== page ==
Edit: This is the time of year where last year's models are really slashed in price so make way for the new; you can get some good deals from the end og Feb to about mid april.
     
    Last edited by a moderator: Mar 11, 2007
  6. cp1966

    cp1966 Regular member

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    You should be able to get a decent quality AV Receiver such as Denon, Yamaha, HK for $500-$800. As mentioned before, speakers are really subjective to the listener. However, a good name brand means quality.

    I prefer Klipsch with bright sounding horns. Plus, they are very efficient (you dont need a very hi powered amp to drive them loud). You should go listen to a set, as your room is quite large and if you like the sound/music loud, you will need a good amplifier and/or efficient speakers.

    Even if you start with only 3 speakers, front left, front right, and center, be sure they are matched to get the timbre matching which I agree %100 with the other reply, IT IS VERY IMPORTANT. You can add 2 suround speakers later.

    You can get a good quality sub for a very easonable price. Outlaw, which makes great receivers (check them out as well) also makes a decent sub. They are factory direct and offer a very liberal return policy if you do not like them.

    Go to good audio/video store with quality name brand gear to see & hear what they have. Many offer very tempting financing options.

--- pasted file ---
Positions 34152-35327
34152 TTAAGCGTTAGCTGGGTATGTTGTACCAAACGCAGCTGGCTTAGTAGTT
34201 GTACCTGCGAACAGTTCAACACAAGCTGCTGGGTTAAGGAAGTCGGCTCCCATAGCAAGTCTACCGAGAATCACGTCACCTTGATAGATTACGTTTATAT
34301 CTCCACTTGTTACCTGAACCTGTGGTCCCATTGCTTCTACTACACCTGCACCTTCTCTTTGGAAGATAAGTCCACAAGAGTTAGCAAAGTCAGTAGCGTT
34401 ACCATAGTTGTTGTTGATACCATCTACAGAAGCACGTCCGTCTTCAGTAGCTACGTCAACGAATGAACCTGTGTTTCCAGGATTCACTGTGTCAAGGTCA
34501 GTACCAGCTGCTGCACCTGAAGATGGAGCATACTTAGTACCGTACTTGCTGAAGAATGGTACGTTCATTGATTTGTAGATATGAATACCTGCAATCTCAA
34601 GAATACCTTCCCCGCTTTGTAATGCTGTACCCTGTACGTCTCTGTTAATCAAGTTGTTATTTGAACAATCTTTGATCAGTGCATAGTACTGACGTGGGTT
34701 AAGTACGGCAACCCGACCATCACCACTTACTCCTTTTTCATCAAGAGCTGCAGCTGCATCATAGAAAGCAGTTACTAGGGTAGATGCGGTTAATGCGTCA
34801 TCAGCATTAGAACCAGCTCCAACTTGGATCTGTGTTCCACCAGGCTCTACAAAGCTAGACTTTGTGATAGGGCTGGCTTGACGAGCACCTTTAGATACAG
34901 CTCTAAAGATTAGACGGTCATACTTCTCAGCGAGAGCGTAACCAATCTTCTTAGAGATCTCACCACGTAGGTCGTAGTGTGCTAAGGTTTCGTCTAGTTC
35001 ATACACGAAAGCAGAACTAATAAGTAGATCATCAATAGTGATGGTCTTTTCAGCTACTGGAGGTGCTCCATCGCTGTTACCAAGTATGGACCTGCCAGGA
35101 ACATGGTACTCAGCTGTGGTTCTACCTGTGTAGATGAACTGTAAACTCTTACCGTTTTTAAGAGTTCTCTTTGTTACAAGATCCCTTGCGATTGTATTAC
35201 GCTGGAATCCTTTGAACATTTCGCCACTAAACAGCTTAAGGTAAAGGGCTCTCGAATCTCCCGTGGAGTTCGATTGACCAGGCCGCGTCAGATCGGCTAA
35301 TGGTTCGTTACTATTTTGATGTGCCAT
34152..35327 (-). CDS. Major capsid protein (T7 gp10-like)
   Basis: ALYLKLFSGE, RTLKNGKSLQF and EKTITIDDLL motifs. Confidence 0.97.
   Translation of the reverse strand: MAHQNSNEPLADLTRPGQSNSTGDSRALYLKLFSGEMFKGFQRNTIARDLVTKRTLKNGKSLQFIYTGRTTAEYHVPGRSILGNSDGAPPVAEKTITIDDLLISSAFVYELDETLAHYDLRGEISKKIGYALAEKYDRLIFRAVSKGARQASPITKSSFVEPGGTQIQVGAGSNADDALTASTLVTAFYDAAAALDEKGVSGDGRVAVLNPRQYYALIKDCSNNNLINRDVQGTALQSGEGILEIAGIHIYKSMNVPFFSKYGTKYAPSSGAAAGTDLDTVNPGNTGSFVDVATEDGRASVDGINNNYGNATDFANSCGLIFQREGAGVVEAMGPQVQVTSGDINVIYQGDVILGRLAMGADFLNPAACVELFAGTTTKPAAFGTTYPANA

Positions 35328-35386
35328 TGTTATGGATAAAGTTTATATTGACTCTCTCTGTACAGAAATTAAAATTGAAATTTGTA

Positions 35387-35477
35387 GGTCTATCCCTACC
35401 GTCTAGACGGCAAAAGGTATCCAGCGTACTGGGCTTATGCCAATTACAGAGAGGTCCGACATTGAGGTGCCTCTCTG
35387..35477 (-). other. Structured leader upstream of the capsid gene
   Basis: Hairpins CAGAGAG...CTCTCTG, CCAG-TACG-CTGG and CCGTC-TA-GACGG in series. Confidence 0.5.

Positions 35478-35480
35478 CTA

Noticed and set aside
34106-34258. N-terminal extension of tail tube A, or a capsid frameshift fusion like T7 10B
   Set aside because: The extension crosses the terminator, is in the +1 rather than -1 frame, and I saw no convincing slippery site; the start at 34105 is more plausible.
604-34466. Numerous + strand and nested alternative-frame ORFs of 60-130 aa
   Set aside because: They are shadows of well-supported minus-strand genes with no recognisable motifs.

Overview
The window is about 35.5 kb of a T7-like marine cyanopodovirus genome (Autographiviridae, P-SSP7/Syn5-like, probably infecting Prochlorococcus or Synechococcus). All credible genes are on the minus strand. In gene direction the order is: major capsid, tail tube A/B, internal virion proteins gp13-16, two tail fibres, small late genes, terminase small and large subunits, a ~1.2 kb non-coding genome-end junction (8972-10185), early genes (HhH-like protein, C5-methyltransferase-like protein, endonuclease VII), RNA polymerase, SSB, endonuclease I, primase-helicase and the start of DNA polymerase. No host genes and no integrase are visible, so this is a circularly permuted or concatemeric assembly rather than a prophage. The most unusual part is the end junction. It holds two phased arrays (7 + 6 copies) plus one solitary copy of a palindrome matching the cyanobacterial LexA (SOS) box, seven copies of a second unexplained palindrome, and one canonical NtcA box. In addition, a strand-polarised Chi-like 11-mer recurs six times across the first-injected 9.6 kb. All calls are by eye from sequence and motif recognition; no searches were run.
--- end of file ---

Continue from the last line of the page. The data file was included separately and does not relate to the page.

Speakers, especially, should be auditioned in person so you can hear how they actually sound.

     
  7. JVC

    JVC Active member

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    An excellent speaker system to look at is:
    http://www.svsound.com/products-sys-sbs_black.cfm
    These folks make one of the best subwoofers on the planet, so you know their 5.1 set of speakers are gonna be awesome too. They are only available online, and have one of the best reputations of anyone.
    Good luck with whatever you get.......... :eek:)

    Hey gerry!
     
  8. gerry1

    gerry1 Guest

    HI JVC! Those speakers seem really nice, price is certainly good too. Have you heard them?
     
  9. behrad

    behrad Regular member

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    I dont want to rain on anyone's parade but I am thinking that with the budget of 2k - 2.5K it is going to be very hard to get a decent AVR, 5.1 speakers and a sub!!!!

    Do you guys not think so?

    I will give you an example: I am looking to upgrade my AVR now and I have sort of narrowed it down to three units ( Onkyo 874, Yamaha RX-V2700 and the NAD T61-something ) the cheapest of which is going to cost AUD $1900. Therefore, I can not see how one would be able to get the speaker system and a 5.1 at that plus a decent Sub for the reminder of the price!!!!

    Am I missing something here? Could be that prices for high end audio gear is so much different compared to US prices?

    What prices are you guys seeing for AVR such as the ones I have talked about?

     
  10. gerry1

    gerry1 Guest

    Well, just doing a quick foogle search, I've seen Yamaha RX-V2700s for $900USD, not $1900 leaving $1,600USD which perhaps won't be the absolute top of the line but still damned good for 5.1 system. AUD is Australian? (forgive my ignorance there).
     
  11. JVC

    JVC Active member

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    You can put together a killer system for around $2500. Mine didn't cost that much.

    $1149.00 SVS speaker system + subwoofer
    499.95 HD DVD player from Amazon.com(perfect with the 1080p Sony)
    699.99 Onkyo TX-SR674 from Crutchfield.com